Models that employ an Empirical Bayes analysis allow researchers account for RTM bias by estimating the number of collisions based on crash counts prior to RLC installation at treatment and comparison sites. The Empirical Bayes method requires an accident prediction model (i.e. safety performance function (SPF)) which is a multiple regression formula that fits collision data for comparison intersections to an independent set of variables that may be expected to affect safety such as speed limit or number of straightthrough lanes. SPF’s are used to assist agencies in network screening processes, that is, identifying sites that may benefit from a safety treatment. In addition, SPFs can be instrumental for countermeasure comparisons, and project evaluations [11]. To properly develop an SPF using motor vehicle crash data, the best fit model must be determined. Although linear regression models can be thought of as a good starting point, most researchers decline to use this statistical method. Previous crash studies have elucidated the problems with linear regression models including a lack of a distribution to sufficiently explain random, discrete, nonnegative, and sporadic events such as motor vehicle accidents [12]. Due to these problems, subsequent crash studies have adopted other models to develop SPF’s including 1) Poisson regression, which is used to analyze data that are Poisson distributed and 2) negative binomial regression which accounts for over dispersion. Although these two models possess desirable characteristics to explain motor vehicle crashes, they are not without limitations. One difficulty is that the two models do not account for under dispersion, where the variance of the data is less than its mean. Although this phenomenon is uncommon in crash analysis, it has been observed by various authors [13,14]. One model that has been proposed to handle under dispersion is the gamma probability count model [15]. This model can handle both overdispersion and underdispersion and reduces itself to a Poisson model when the variance is roughly equal to the mean of the number of crashes. Since several types of models are used to develop an SPF, goodness of fit testing can be employed to select the most appropriate distribution. The purpose of this paper was to determine the best fit regression model for the development of an SPF using historical motor vehicle crash data at 40 comparison sites without RLCs.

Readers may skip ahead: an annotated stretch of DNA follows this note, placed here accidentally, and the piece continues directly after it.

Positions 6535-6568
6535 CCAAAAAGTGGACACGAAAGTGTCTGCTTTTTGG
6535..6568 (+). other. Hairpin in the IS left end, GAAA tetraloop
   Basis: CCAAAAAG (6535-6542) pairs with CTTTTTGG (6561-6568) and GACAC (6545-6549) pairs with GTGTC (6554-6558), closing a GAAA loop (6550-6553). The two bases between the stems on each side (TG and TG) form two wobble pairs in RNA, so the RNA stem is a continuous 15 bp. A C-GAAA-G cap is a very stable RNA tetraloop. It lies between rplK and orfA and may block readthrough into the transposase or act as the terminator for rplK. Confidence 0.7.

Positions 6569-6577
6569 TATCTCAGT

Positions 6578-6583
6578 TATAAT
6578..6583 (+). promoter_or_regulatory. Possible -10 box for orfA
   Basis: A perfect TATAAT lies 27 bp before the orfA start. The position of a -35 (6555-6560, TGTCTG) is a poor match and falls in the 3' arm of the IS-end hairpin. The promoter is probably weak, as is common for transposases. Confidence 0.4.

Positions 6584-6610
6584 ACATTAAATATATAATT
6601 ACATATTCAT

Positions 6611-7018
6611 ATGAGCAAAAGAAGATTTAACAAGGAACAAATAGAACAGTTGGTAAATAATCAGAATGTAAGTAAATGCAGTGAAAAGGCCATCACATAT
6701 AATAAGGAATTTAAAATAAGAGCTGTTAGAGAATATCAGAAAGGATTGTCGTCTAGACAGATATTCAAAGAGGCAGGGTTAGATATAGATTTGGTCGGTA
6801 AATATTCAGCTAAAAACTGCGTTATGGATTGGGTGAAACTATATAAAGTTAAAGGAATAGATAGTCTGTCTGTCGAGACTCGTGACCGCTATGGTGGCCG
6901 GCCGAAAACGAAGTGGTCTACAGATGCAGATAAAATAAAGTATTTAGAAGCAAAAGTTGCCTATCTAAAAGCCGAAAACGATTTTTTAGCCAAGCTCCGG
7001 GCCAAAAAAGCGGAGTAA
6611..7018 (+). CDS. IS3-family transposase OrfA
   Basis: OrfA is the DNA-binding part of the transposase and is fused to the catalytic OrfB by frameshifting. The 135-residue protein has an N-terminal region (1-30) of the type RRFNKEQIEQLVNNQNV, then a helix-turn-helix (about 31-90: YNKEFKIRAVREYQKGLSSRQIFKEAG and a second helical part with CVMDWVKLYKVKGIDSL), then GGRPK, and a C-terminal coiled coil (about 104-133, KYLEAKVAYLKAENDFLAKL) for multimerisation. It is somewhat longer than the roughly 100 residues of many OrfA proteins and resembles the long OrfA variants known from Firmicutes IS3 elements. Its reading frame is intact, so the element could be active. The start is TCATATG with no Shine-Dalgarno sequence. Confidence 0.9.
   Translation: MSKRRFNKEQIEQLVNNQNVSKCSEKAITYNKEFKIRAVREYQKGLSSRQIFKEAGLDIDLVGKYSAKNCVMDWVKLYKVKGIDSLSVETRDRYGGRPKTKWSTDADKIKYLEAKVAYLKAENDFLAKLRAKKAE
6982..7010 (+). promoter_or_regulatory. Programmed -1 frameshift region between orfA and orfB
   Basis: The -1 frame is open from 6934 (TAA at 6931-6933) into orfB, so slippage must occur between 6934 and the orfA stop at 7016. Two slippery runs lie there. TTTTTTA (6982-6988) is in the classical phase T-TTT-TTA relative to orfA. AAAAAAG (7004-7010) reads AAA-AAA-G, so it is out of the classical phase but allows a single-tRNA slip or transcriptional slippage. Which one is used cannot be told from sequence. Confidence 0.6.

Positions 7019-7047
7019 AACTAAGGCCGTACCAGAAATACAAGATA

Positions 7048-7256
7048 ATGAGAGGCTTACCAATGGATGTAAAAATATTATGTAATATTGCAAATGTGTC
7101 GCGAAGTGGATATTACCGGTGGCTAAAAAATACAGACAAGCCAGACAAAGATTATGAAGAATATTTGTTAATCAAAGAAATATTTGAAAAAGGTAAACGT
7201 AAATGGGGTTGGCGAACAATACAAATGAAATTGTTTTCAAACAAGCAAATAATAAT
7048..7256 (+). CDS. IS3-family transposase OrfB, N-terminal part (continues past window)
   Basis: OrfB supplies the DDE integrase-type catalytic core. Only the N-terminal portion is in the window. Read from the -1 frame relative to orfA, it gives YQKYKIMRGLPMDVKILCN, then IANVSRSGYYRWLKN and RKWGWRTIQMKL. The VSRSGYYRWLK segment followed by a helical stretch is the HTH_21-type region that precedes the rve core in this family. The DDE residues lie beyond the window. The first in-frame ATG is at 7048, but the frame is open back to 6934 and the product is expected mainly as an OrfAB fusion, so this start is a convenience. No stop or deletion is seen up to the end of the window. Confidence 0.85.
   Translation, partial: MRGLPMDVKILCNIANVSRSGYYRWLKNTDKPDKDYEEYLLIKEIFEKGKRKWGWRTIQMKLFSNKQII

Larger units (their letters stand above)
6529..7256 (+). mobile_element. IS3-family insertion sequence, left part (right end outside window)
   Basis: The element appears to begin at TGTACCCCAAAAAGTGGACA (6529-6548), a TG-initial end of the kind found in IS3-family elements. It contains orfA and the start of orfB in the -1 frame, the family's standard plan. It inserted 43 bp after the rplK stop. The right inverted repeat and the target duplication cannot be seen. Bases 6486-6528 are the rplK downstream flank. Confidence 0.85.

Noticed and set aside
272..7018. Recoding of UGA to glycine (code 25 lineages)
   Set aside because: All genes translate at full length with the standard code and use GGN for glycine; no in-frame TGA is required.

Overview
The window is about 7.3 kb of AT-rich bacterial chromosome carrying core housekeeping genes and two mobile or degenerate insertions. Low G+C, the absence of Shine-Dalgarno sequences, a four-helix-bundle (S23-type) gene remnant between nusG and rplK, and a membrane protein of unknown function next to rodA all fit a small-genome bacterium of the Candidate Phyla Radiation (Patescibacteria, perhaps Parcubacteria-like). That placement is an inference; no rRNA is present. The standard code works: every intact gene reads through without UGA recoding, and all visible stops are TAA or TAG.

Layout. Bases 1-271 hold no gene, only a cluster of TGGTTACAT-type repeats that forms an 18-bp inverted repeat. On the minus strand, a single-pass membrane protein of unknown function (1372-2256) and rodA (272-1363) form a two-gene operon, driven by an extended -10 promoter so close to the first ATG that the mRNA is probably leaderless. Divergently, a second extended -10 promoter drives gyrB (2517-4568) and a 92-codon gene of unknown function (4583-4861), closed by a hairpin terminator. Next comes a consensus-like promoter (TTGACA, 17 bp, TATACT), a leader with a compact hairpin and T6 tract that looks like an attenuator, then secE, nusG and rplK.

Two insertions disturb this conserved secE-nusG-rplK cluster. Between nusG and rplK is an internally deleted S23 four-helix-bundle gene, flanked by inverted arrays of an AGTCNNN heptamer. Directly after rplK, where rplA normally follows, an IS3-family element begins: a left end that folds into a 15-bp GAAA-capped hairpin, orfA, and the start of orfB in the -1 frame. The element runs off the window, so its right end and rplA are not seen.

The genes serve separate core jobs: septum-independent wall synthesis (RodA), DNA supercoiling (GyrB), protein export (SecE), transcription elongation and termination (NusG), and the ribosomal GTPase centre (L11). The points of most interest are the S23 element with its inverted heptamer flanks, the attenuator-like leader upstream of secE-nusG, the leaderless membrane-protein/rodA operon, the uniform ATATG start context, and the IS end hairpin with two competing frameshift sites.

Materials and Methods
The Poisson regression model is usually thought of as the starting point in developing an SPF since crash data are routinely Poisson distributed [13]. Poisson regression models are suited for motor vehicle crash analysis for several reasons, including analyzing events that occur randomly and independently over time [16] along with handling smaller sample sizes than linear regression [17]. In a poisson regression model, the probability of intersection i having
${y}_{i}$
crashes per period is given by
$P\left({y}_{i}\right)=\frac{\mathrm{exp}\left({\lambda}_{i}\right){\lambda}_{i}{}^{{y}_{i}}}{{y}_{i}{}^{!}}i=0,1,2,\mathrm{...}$
where;
$P\left({y}_{i}\right)=\frac{\mathrm{exp}\left({\lambda}_{i}\right){\lambda}_{i}{}^{{y}_{i}}}{{y}_{i}{}^{!}}i=0,1,2,\mathrm{...}$
= probability of roadway i having
$P\left({y}_{i}\right)=\frac{\mathrm{exp}\left({\lambda}_{i}\right){\lambda}_{i}{}^{{y}_{i}}}{{y}_{i}{}^{!}}i=0,1,2,\mathrm{...}$
crashes/period,
$P\left({y}_{i}\right)=\frac{\mathrm{exp}\left({\lambda}_{i}\right){\lambda}_{i}{}^{{y}_{i}}}{{y}_{i}{}^{!}}i=0,1,2,\mathrm{...}$
= number of crashes for roadway i/period, and
${\lambda}_{i}$
= expected number of crashes per period,
$E\left({y}_{i}\right)$
, also known as the Poisson parameter for roadway i.
The relationship between independent variables and expected number of crashes per period is a loglinear model of the following form:
$Ln\left({\lambda}_{i}\right)=\beta {X}_{i}or{\lambda}_{i}=\mathrm{exp}\left(\beta {X}_{i}\right)$
where;
ln = natural logarithm
$\beta $
= vector of regression parameters
${X}_{i}$
= a vector of explanatory variables
The model coefficients are estimated through maximum likelihood methods. The likelihood function for the Poisson regression model is given as:
$L\left(\beta \right)={\displaystyle \prod _{i=1}^{n}\frac{\left[\mathrm{exp}\left[\mathrm{exp}\left(\beta {X}_{i}\right)\right]\right]{\left[\mathrm{exp}\left(\beta {X}_{i}\right)\right]}^{yi}}{{y}_{i}!}}i=0,1,2,\mathrm{.....}$